View from Brussels: We need the presence of more science in our churches

This week saw the 500th anniversary of the start of the Reformation. How do you bring religion up to date for a secular and technology-oriented 21st century public?

This week saw the 500th anniversary of the start of the Reformation.

On 31 October 1517, Martin Luther nailed his 95 theses to the door of Wittenberg Cathedral, an event that launched an all-out assault on the authority of the Catholic church, which led to the separation of Christianity into Protestantism and Catholicism. Luther’s grievance was the church’s sale of indulgences which could reduce the period after death in Purgatory before ascending to Heaven or going down to Hell. Luther was obsessed with death and eternity and at one point in his youth went to confession so often his priest got bored with him. The young monk did little else with his time, but he wanted to maximise his chances of going to heaven.

Luther seized upon certain passages of the Bible to reconfigure Christianity. I know I am likely to make mistakes in this very brief summary, but if I understand things correctly, Luther argues that you receive divine grace not through a mixture of good works and confession, but through the grace of God only. God loves you whatever you do, not through your good deeds.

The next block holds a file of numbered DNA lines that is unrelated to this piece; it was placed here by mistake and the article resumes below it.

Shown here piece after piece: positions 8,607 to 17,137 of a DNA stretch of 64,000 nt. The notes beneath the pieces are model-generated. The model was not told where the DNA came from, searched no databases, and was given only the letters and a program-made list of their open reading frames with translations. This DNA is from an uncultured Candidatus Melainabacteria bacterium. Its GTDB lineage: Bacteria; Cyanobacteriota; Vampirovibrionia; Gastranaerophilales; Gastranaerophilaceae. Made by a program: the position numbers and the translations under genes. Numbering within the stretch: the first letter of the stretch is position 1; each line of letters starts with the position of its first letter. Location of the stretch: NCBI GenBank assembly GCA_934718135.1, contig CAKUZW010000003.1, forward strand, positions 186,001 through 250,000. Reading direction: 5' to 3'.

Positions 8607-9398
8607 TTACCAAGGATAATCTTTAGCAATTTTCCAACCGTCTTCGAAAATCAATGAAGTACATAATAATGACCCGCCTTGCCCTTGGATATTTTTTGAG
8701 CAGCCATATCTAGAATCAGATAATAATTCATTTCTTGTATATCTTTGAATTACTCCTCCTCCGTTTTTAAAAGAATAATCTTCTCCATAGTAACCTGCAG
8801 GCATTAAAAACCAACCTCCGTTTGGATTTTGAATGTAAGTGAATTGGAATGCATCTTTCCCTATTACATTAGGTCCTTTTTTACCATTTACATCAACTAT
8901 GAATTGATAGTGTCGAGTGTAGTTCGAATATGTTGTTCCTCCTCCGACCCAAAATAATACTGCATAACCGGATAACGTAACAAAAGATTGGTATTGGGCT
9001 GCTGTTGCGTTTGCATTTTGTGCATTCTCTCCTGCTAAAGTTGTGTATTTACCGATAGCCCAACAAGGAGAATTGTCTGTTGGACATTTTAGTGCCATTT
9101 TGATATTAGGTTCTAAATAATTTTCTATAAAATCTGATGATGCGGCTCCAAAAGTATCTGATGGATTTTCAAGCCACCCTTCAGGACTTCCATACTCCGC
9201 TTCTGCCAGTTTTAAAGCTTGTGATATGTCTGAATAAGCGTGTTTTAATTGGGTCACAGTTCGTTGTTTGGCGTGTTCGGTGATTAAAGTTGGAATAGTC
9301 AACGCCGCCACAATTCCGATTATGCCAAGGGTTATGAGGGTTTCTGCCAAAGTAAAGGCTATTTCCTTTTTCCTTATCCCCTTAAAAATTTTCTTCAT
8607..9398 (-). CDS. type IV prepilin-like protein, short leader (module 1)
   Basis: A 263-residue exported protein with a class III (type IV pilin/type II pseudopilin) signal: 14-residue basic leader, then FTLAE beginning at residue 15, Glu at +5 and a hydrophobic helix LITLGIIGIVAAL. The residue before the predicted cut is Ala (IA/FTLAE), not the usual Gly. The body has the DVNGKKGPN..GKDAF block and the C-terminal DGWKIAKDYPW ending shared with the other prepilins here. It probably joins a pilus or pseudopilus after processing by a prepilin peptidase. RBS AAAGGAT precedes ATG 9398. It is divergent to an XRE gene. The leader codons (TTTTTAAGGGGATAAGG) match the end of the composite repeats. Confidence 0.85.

I’ve often thought that the Scandinavian welfare states and their generosity to everyone owe something to the Lutheran heritage. I’ve also thought that it goes against human nature to reward lassitude and even wickedness. When I told a priest here that people respond to incentives, he looked puzzled and said he’d go and think about it.

The other thing about Lutheranism was that it coincided with the invention of the printing press, so many of the new religious movement’s activists were able to spread their message about corruption in the Catholic Church very widely and very quickly. I’m not the first person to compare the destruction of traditional authorities back then to the revolutionary potential of the Internet today. Although the Bible didn’t come into general use among the common people until the 19th century, the distribution of Luther’s catechism (a sort of short course in the Christian faith) was widespread and in the Nordic countries where reading this became compulsory, it increased literacy enormously and ensured the rapid growth of modern society as well as democracy. The emphasis on going back to the words of the Bible did away with the powers vested in the hierarchies of the Catholic Church; it turned religion into a more private affair and perhaps stimulated both notions of individualism as well as creativity and imagination, all of which have been important for the growth of science and technology.